Meanwhile, Chinese education has failed to live up to the hype. According to Times Higher Education World University Ranking 2013-2014, there are 15 American universities among the top 20 in the world. The game-changing advances in Chinese science and technology have not yet materialized. 

But American education has its own problems. According to a study from OECD, Americans are “near the bottom in skill with numbers and technology.” While Americans have won the most Noble Prizes and Fields Medals, many kids (even college students) can’t do basic math without a calculator.   

So what’s going on?

A thorough examination of American and Chinese education reveals two paradoxical patterns. First, if analysis is confined to students at the primary and secondary levels, Chinese education is undoubtedly better. Chinese students swept the first official attempt at the PISA in 2009, taking first in all three categories (math, science and reading), besting students from every participating country, shattering all previous records and achieving the highest scores in PISA history.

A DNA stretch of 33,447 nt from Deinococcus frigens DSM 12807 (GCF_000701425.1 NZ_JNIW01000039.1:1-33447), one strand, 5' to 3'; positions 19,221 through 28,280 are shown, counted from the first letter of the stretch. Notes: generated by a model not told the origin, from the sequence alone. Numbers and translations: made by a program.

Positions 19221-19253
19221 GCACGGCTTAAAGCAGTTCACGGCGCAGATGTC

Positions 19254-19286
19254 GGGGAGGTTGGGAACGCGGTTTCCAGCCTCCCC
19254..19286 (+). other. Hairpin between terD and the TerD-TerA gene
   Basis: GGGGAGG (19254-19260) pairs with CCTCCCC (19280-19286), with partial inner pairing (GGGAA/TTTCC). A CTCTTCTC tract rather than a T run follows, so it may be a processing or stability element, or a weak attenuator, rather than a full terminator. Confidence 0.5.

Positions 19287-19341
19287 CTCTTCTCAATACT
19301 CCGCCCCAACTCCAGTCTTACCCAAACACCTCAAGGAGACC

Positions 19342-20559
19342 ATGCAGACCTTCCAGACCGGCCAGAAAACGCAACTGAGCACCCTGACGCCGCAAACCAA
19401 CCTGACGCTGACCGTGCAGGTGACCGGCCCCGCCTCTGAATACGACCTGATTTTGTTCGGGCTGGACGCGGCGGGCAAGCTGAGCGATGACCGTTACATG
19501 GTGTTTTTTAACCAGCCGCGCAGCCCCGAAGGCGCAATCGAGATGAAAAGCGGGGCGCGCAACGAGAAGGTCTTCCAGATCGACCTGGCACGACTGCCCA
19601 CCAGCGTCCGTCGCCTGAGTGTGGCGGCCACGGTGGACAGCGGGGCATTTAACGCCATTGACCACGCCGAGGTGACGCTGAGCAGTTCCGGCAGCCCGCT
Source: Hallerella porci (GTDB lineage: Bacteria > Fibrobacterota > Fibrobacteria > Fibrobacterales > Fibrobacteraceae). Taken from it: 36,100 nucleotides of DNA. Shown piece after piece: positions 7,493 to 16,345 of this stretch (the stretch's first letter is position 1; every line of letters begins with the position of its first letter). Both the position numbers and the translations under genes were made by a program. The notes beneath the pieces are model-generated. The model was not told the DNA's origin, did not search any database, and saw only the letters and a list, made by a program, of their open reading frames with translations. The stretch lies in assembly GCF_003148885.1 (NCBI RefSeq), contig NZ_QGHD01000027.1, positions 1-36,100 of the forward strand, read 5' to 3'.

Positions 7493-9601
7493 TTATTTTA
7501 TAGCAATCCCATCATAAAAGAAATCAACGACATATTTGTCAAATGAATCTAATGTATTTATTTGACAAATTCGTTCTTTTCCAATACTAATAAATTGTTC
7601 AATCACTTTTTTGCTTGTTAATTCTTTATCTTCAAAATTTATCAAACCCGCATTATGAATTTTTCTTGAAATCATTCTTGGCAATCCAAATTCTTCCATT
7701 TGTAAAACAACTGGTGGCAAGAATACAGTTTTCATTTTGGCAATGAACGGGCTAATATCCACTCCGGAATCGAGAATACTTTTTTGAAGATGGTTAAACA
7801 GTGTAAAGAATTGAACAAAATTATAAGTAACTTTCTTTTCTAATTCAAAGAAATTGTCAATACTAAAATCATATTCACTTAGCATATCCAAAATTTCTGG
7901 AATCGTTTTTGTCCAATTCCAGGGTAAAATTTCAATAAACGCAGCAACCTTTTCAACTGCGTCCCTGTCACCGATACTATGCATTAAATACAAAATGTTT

Chinese students are quick out of the gate, but, puzzlingly, they invariably fail to reach the finish line. Americans, on the other hand, start the race slowly but manage to catch up, overtake and leave the Chinese behind in their dust.  

Why this occurs is complex to explain but may be captured by an ancient Chinese proverb: “Give a man a fish and you feed him for a day. Teach a man to fish and you feed him for a lifetime.” 

The focus here is on the verb “to fish.” As an educational philosophy, it emphasizes that there are three ways students approach academics:

  1. Passively take the fish that teachers hand out;
  2. Engage with teachers on one’s own initiative and procure more fish from them; or
  3. Teach students to fish. Teaching students to fish takes longer than getting fish from teachers, and that is why Americans are behind at the starting line but eventually catch up and surpass Chinese students. 

So why does the American system prevail? It fosters independent thinking and the abilities to “fish” knowledge (particularly the knowledge that human beings haven’t yet understood). Thus, the real “Shanghai Secret” is that students are doing well in early testing phases but falling behind, and staying behind, when it comes to teaching breakthroughs, innovation and leadership.

The real winner of this education race will be the country that figures out how to get in front at the start and stay there. If Americans increase their skills with numbers and technology, and the Chinese engage more in creative and critical thinking, then we’d have a real race on our hands.